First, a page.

Fabric: Medium weight cotton canvas
Pattern: Truly Victorian 1903 Edwardian Corset
Notions: Polyester thread, grommets, cotton bias binding, steel busk, steel and plastic boning from stash
How historically accurate is it? As far as I know, the pattern and shape is very period. It is also very period to use the extra padding in the top that I needed to put in... I'm only interested in getting the right shape for the outer garments, so I just followed instructions in the pattern, and used what I had at home.
Hours to complete: 10-20?
First worn: Not yet, as I need outer garments first...
Total cost: around 30 $
And the staring-face picture:
In its finished state, the fit of the corset seems good enough. There was some some confusion along the way thou. The pattern stated that this kind of corset could not, and should not, be fitted with a mock-up, as the point of the corset is to shape the body and change the posture, and all the boning is needed for that. So I promptly ignored that advice, made a mock-up, put a fake busk (a wooden ruler...) in front, and saw that the fit was really weird. The hip and waist was good, but it was way too big over the bust. I re-took the measurments, and they were correct. Mysterious.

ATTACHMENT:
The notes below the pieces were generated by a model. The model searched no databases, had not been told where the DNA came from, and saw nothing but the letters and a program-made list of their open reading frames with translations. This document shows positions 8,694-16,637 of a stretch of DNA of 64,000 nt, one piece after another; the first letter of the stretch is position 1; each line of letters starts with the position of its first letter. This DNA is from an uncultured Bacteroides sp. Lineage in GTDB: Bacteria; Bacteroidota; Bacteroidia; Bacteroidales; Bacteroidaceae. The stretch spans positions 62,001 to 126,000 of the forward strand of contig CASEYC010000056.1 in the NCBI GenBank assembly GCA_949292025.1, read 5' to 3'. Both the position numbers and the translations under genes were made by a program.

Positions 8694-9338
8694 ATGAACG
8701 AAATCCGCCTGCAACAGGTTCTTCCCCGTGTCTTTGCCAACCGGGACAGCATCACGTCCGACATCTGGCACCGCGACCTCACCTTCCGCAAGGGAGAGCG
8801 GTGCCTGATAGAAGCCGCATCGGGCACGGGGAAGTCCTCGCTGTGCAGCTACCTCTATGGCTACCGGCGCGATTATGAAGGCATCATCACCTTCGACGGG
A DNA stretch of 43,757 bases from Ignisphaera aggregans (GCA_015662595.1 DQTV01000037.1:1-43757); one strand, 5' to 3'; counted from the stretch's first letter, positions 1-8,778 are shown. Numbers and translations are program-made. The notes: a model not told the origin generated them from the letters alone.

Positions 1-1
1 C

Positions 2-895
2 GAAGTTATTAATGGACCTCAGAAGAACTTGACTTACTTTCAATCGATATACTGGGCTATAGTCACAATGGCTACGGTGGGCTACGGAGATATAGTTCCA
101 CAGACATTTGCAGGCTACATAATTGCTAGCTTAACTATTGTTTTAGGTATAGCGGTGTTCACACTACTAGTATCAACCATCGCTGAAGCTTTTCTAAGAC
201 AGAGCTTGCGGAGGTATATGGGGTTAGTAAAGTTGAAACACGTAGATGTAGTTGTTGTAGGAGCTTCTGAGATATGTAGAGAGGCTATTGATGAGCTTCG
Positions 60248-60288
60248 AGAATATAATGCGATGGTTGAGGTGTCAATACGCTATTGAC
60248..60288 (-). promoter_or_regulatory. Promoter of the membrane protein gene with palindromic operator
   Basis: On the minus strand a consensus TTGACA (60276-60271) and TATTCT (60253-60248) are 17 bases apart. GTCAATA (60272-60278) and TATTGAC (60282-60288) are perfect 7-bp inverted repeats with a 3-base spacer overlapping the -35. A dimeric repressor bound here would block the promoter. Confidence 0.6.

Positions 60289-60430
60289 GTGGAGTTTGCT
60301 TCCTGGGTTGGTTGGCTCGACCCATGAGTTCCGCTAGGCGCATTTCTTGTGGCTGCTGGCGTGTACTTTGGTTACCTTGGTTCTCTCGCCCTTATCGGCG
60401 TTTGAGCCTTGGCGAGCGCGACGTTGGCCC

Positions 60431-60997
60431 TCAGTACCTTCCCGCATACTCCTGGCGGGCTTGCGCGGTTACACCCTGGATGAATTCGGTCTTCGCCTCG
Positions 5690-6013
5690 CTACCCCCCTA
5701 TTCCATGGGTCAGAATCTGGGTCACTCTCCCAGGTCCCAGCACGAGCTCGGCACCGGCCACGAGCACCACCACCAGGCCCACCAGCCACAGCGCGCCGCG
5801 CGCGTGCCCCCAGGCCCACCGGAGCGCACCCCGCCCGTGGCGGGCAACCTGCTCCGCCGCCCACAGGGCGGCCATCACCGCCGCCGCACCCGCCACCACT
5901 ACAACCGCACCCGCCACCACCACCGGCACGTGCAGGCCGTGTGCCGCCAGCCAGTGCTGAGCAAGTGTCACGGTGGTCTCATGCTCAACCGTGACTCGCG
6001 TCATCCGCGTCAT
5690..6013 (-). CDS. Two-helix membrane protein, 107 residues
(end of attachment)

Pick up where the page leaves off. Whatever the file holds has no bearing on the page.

I then realized that I should probably do as the pattern said, threw away the mock-up, and made up the corset properly. It was still just as big. Is was very common back then to use padding in the top, to get the large pidgeon-bust, but this seemed a bit excessive. Fortunately, it was possible to make a dart in the bust cups, to make it a bit closer to me. I still use padding both over the hips and at the bust, to create more curves without having to sqeeze the waist. I'm not fond of corsets, so this actually has my natural waist size. This one is meant more to hold the padding than to move things around.
I also made a quite ugly corset cover. It is just meant to be something to put enough ruffles on so that the top of the corset does not show through the blouse, and to add a bit more to the pidgeon breast look. It is historically correct to have ruffles, but otherwise I just made it up as simple as possible. That is probably not historically accurate - this period seems fond of pretty elaborate lace creations for underwear.
Perhaps it is obvoius that I am not that fond of making the foundation wear? Maybe I should learn to stick to one time period, so I don't have start all over with corset and underskirts...